A figurine belonging to the Vinca culture from the Neolithic age and dating from between 4,500 and 3,500 BC was discovered by archaeologist Sanja Crnobrnja Krasic, a senior curator of the local museum in Zupa.
The discovery was made in Vitkovacko Polje (Vitkovo Field), four kilometers from the town of Aleksandrovac Zupski. If nothing else, the joy and excitement with which the archaeologist tells about the find speaks to its importance.
Vitkovacko Polje is a site that is protected on an area of 120 hectares and any construction activity there involves protective archaeological surveys. A local utilities company was the investor in this archaeological survey because they plan to install a sewage system for a nearby village. In accordance with the law, Sanja and her colleagues took to the field to explore the future sewer route.
And nothing happened until the last day of the survey and the last meter they examined.
EVERYTHING WAS EMPTY, EMPTY, EMPTY…
“We trudged on, ten by ten meters and some 90 meters from the start of this trench digging, just like in a war, everything was empty, empty, empty and I was already depressed, thinking, ‘I can’t do this anymore, the sun is frying me for nothing‘. And I went to the field yesterday and said, today is the last day, just to do the technical drawing and what remained was to dig about half meter of the trench, to finish that layer, which could possibly contain something. Some Vinca ceramics were showing up, and, (I thought) let’s follow through on the procedure – and at the very end, we swiped the brush and the first thing that appeared was the torso. I immediately knew what it was about,” Sanja tells the story, and you can hear her smiling from ear to ear even though she speaks over the phone.
LADY, VENUS AND MADAME
The site has been known for decades, and in the 1960s chance discoveries were made of the famous venuses of Zupa: Lady of Aleksandrovac, Venus de Zupa, and Madame de Vitkovo. There have been three or four protective campaigns, such as this one, but smaller in nature.
A NEOLITIC HOME
“The trench cut through a Neolithic home where we found a monumental food grinder, a stove, and another figurine appeared between the grinder and the stove. It’s ocher-orange with a red coating, made of baked earth, and found in fragments. The torso, shoulders, arms, waist, hips have been preserved, while fragments of the head, legs and the pedestal have been separated.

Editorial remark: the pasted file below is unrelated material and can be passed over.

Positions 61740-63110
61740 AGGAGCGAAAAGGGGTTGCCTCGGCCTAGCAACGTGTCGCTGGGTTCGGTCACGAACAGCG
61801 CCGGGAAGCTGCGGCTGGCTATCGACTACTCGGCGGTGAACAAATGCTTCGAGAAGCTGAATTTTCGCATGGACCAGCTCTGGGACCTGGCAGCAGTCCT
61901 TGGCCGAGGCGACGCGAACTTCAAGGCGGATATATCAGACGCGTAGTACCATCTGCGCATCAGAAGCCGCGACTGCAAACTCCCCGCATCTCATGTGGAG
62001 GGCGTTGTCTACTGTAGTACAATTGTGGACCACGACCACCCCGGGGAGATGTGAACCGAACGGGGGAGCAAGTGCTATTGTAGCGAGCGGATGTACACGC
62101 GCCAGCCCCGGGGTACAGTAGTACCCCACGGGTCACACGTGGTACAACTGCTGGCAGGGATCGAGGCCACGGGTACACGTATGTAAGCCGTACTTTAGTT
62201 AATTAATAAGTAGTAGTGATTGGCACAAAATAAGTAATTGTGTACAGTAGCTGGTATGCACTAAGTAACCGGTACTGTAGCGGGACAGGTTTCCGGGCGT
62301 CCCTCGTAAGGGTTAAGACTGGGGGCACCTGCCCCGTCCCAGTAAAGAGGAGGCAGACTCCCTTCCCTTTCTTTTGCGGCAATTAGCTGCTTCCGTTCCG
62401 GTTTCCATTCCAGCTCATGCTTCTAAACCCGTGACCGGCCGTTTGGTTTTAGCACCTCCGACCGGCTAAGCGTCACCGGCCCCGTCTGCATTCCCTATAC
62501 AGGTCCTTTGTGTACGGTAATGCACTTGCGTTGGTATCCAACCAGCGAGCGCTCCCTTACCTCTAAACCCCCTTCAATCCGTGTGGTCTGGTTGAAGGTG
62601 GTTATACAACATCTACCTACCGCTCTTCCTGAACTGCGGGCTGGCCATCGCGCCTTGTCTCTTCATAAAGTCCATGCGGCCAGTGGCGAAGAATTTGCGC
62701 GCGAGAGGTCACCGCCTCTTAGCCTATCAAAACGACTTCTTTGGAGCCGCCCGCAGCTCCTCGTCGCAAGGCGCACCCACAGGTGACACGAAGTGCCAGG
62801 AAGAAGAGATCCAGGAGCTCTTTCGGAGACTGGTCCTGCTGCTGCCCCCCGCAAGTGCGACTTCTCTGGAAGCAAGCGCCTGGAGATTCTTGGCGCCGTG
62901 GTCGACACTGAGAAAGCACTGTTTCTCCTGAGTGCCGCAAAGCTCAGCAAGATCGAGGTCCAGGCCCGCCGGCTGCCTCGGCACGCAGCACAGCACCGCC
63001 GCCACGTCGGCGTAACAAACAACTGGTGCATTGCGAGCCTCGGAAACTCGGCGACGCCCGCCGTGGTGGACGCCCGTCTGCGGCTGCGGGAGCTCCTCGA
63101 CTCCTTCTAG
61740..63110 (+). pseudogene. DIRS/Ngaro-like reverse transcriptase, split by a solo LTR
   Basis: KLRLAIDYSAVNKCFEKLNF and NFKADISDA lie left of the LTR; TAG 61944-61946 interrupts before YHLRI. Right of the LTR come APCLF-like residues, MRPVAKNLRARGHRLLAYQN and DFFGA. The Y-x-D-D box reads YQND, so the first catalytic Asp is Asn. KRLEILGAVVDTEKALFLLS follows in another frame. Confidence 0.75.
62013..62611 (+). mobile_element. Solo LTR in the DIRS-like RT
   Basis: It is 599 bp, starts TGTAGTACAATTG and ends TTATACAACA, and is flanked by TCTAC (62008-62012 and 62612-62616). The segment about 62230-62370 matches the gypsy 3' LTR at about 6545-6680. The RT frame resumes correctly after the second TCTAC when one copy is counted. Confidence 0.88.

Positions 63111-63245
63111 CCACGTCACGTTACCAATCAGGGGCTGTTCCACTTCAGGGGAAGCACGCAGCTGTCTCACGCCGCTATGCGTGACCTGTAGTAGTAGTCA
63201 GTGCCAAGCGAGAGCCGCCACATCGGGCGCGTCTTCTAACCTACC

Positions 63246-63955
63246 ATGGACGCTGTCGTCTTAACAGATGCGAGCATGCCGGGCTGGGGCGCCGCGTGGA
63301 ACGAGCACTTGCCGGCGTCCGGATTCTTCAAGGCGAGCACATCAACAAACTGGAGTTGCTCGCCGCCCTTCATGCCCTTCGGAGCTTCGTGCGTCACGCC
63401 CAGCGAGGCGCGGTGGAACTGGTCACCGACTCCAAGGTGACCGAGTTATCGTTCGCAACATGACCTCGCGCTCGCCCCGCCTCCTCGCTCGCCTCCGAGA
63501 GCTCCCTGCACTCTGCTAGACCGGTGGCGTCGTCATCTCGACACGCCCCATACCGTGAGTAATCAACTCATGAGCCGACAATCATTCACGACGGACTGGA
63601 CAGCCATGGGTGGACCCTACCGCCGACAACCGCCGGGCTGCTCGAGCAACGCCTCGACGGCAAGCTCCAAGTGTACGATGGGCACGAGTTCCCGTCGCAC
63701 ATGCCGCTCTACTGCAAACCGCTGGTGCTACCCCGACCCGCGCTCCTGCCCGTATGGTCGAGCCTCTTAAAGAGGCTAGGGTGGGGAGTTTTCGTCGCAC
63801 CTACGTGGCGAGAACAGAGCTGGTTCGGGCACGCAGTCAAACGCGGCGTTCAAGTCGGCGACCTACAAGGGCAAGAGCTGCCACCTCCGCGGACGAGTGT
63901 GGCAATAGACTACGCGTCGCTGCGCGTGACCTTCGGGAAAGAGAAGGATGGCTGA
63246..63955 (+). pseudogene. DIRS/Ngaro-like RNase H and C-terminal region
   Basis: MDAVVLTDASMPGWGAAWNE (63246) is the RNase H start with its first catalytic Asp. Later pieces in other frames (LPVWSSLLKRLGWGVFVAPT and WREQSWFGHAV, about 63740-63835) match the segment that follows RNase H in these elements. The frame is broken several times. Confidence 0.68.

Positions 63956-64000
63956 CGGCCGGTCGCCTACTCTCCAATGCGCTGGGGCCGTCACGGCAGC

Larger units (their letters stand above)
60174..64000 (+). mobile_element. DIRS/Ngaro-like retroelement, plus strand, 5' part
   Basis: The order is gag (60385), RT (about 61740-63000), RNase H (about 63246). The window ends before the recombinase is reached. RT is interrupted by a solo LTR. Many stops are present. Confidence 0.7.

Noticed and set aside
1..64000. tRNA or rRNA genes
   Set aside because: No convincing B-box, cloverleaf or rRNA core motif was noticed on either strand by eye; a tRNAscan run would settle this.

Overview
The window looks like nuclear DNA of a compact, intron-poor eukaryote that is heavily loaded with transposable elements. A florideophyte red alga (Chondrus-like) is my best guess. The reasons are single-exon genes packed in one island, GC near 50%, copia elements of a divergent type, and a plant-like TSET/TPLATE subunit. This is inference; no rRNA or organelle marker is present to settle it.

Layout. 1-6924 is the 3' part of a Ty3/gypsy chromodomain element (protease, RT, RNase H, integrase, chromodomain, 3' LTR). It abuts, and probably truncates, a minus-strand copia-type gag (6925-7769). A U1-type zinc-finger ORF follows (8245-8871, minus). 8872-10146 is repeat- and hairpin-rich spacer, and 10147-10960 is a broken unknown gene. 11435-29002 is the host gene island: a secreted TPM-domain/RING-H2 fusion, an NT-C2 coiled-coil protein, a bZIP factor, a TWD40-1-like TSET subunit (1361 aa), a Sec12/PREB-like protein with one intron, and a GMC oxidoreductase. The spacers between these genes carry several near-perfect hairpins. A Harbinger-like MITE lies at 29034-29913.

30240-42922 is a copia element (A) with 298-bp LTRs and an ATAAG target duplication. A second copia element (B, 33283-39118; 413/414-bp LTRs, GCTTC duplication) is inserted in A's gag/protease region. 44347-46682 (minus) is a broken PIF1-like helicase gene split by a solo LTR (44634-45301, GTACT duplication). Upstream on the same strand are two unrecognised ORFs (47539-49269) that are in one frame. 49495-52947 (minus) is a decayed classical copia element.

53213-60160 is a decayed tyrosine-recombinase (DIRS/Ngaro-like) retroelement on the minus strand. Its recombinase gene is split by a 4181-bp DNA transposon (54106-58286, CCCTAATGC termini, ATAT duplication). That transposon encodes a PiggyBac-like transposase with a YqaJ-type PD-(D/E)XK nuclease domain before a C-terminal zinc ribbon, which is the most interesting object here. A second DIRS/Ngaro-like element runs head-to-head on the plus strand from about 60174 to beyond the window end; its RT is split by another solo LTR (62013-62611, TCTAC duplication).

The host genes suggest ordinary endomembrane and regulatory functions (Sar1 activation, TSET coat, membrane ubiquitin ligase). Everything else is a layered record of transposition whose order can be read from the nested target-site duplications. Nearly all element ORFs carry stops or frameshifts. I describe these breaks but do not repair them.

The three “older” goddesses were found accidentally.
“Accidental finds are not loved in archaeology because when you don’t have a scientific context, then there are also suspicions of forgeries, that they might have been fabricated, because they are much larger than all other Neolithic figurines. It’s still a mystery why they are so big. The Lady of Vinca is 18 centimeters, these are all over 30 centimeters and even 40. And now this greater miracle is happening that we are definitely finding them in a closed archeological context.”
The arrival of a team of conservators from Belgrade is expected, who will completely fix the figure and present in in all of its dimensions.
VINCA AS THE MOST ADVANCED CULTURE OF THE NEOLITHIC PERIOD
“She certainly stylistically speaking belongs to the culture in which she was found, which is the Vinca culture. She belongs to the Neolithic age, and in recent years that has been the focus of the attention around the world because our archaeologists have definitely proven that the earliest metallurgy in the world belongs to the Vinca culture. The earliest traces of ore smelting were found at the Belovode and Plocnik sites. We can say that the Vinca culture is the most advanced culture of the Neolithic period. And in the context of all this, you have monumental figurines from the Vitkovo field. Given the monumental nature of it, academician Bora Jovanovic thought it was actually a religious center of the Vinca culture. This thesis can only be confirmed or contested in the field,” says Sanja Crnobrnja Krasic.
WAITING FOR THE MINISTER OF CULTURE
According to her, the minister of Culture and Information could come to Aleksandrovac on Friday, and Sanja Crnobrnja Krasic believes that he will stand behind the project and that exploration will continue.
The figurine will be on display at the museum in Aleksandrovac.
“We will strive to have her full presentation as part of the Zupa (grape) Harvest, because the whole year revolves around that event and it brings the most visitors to this town. I will do my best, together with my colleagues, to have the Lady of Zupa conserved by the opening of the Zupa Harvest and presented to the public.”
“This is just one small world sensation! Because, in that period, when we talk about figurines made of baked earth, none are more monumental.”
The 1961 figurines were on display at the World Exhibition in Nice and at that time the Terra Amata Museum included the one that was found first, the Lady of Aleksandrovac, on a list of ten most significant works of prehistoric art. And now we finally have, in the scientific context, a confirmation of everything we have already knowns, Sanja Crnobrnja Krasic concluded.